Ok, onto the code. Which, by the way, I’ve made available here (see the doc/readme.txt for notes on building it). The app is currently running here if you want to take a look (but don’t count on that being around forever, it’s just a transient jetty instance I ran using the maven jetty plugin). The pom also features the tomcat plugin and it runs fine in tomcat.

The maven configuration is modular. Using Flexmojos all but necessitates that, see the developing in Flexmojos chapter mentioned above for more information on that. This is accomplished with the following bit in the root pom, which directs maven to flex and java-web poms under their respective directories:

The flex pom is minimal and handles SWF compilation. See the configuration setting for SWF compilation parameters. The services bit is important, providing remoting details for the client. You’ll also see some commented out flexmojo goals in there for generating all the Html & Javascript necessary to launch the Flash player. You’re supposed to be able to do this on the fly from the war (in our case java-web) module pom. But I couldn’t get it working properly.

A you can see, this configuration points to our AMF remoting channel definition in services-config.xml, which looks like this:

The only other Flex related configuration we need on the java web side is to setup the Flex servlet in our web.xml…

…and to tell the flex servlet what remoting channel to use in flex-servlet.xml:

If you’ve done Spring Java web development with Maven, you’ll be familiar with the pom for the java-web module. It features all the Spring, Hibernate, MySQL and related dependencies as well as Jetty and Tomcat plugin support for running the app in either container using Maven. The only quirk here is that I was not able to get the mvn jetty:run or mvn tomcat:run targets working from the root project so you’ll need to switch to the java-web directory and and run mvn jetty:run-war or mvn tomcat:run-war. See doc/readme.txt for notes on how to fix this.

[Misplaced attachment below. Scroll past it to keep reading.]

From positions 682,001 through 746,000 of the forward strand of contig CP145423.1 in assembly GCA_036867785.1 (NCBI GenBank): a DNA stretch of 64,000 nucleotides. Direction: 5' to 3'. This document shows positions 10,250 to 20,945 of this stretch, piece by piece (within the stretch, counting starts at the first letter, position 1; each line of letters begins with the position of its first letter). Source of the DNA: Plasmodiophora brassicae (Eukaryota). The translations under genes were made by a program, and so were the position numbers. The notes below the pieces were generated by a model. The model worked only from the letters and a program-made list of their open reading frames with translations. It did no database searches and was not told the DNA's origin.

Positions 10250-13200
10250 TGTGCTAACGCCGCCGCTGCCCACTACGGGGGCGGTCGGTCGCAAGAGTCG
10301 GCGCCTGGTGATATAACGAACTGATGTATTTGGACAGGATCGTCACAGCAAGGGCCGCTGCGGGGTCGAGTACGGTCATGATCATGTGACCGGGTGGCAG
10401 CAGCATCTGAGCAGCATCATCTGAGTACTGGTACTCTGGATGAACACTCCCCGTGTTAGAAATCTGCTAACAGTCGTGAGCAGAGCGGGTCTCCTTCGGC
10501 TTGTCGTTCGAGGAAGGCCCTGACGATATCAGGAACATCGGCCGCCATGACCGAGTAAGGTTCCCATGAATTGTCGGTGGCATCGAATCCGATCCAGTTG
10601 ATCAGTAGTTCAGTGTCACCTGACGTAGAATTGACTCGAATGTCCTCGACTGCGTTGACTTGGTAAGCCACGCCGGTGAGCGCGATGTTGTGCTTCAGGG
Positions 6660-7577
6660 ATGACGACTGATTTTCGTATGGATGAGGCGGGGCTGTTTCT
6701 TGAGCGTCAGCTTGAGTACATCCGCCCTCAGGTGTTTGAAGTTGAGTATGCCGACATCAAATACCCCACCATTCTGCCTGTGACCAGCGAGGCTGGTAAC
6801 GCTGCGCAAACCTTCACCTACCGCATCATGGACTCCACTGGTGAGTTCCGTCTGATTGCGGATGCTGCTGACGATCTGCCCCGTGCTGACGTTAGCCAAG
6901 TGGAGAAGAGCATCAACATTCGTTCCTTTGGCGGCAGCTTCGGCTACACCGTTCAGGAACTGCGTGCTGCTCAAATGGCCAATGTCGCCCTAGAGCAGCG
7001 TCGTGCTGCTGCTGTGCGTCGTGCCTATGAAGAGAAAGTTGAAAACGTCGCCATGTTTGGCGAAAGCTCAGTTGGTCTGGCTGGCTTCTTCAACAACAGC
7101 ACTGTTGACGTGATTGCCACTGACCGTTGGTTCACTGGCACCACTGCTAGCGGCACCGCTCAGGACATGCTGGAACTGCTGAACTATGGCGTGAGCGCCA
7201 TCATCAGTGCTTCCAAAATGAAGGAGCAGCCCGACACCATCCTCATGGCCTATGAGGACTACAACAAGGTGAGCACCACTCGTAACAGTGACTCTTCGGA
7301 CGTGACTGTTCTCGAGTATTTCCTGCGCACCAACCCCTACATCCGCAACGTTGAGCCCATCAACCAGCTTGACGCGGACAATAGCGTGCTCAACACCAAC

I won’t go into too much detail on the Spring backend as it’s a pretty vanilla annotations configuration. First, we tell spring to scan our components for configuration metatdata in app-config.xml:

There are service interface classes in package com.jacobheric.youbrew.services. Shared CRUD services are consolidated in a BaseService interface. There are DAO implementations for these services in package com.jacobheric.youbrew.dao. Again, shared CRUD operations are abstracted out into a BaseDao class. Each service implementation extends the BaseDao class, which for the purposes of our example does little more than provide a place for service specific BlazeDS remoting metadata. See the RecipeDao for example:

For the Flex client, I basically just used the company manager source code from the test drive examples and altered it to reference my components. For now, the client source is lacking organizational structure. I’ll head back around and organize that at some point into MVC related packages.

Here we’ve got ActionScript objects relating to the relevant Spring managed entities, e.g. see Recipe.as:

Lastly, see recipemgr.mxml for an example of invoking our remote service methods. I’ve snipped this source heavily so you can focus on how the search click event is wired to the Spring Recipe search (e.g. findByName) service.

All told, the process was pretty simple. I burned a few hours on it over a few days and didn’t run into anything too perplexing in the process. I can definitely see using this tech stack on an application in the future, especially one where there are existing Spring managed components that can be leveraged.

As I said before, this project source isn’t quite there yet as a solid starter for a usable app. But, I’ve been doing some reading on Flex best practices and will round back and clean the up the Flex sources and update the Git repo when that happens.